For a long time, people have been requesting a way to write conditional expressions, which are expressions that return value A or value B depending on whether a Boolean value is true or false. A conditional expression lets you write a single assignment statement that has the same effect as the following:
if condition: x = true_value else: x = false_value
There have been endless tedious discussions of syntax on both
python-dev and comp.lang.python. A vote was even held that found the
majority of voters wanted conditional expressions in some form,
but there was no syntax that was preferred by a clear majority.
Candidates included C's
cond ? true_v : false_v,
if cond then true_v else false_v, and 16 other variations.
Guido van Rossum eventually chose a surprising syntax:
x = true_value if condition else false_value
Evaluation is still lazy as in existing Boolean expressions, so the order of evaluation jumps around a bit. The condition expression in the middle is evaluated first, and the true_value expression is evaluated only if the condition was true. Similarly, the false_value expression is only evaluated when the condition is false.
This syntax may seem strange and backwards; why does the condition go
in the middle of the expression, and not in the front as in C's
c ? x : y? The decision was checked by applying the new syntax
to the modules in the standard library and seeing how the resulting
code read. In many cases where a conditional expression is used, one
value seems to be the 'common case' and one value is an 'exceptional
case', used only on rarer occasions when the condition isn't met. The
conditional syntax makes this pattern a bit more obvious:
contents = ((doc + '\n') if doc else '')
I read the above statement as meaning ``here contents is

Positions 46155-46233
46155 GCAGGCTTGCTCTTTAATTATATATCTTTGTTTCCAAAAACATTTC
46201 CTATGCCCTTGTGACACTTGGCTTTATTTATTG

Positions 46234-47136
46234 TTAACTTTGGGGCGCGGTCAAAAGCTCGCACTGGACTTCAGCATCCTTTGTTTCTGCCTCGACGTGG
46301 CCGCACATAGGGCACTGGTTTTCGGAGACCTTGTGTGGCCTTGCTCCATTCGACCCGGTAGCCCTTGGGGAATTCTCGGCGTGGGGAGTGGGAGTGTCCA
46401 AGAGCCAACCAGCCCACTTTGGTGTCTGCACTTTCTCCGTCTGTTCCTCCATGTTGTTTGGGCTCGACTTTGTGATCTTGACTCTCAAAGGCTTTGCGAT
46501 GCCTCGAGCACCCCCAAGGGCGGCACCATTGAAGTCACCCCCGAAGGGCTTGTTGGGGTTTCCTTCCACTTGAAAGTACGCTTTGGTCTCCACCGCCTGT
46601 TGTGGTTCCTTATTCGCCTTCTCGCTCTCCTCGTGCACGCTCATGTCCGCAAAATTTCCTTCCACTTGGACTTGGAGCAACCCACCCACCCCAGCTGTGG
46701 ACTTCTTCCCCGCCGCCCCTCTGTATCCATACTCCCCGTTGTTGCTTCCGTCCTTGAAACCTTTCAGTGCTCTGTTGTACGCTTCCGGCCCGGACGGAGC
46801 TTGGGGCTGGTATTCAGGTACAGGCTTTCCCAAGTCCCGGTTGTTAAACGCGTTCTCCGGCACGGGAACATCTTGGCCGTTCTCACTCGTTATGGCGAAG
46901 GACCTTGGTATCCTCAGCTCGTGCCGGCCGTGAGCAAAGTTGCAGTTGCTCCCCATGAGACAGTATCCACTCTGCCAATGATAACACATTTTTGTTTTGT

usually assigned a value of
doc is empty, in which special case an empty string is returned.''
I doubt I will use conditional expressions very often where there
isn't a clear common and uncommon case.
There was some discussion of whether the language should require surrounding conditional expressions with parentheses. The decision was made to not require parentheses in the Python language's grammar, but as a matter of style I think you should always use them. Consider these two statements:
# First version -- no parens level = 1 if logging else 0 # Second version -- with parens level = (1 if logging else 0)
In the first version, I think a reader's eye might group the statement into 'level = 1', 'if logging', 'else 0', and think that the condition decides whether the assignment to level is performed. The second version reads better, in my opinion, because it makes it clear that the assignment is always performed and the choice is being made between two values.
Another reason for including the brackets: a few odd combinations of list comprehensions and lambdas could look like incorrect conditional expressions. See PEP 308 for some examples. If you put parentheses around your conditional expressions, you won't run into this case.
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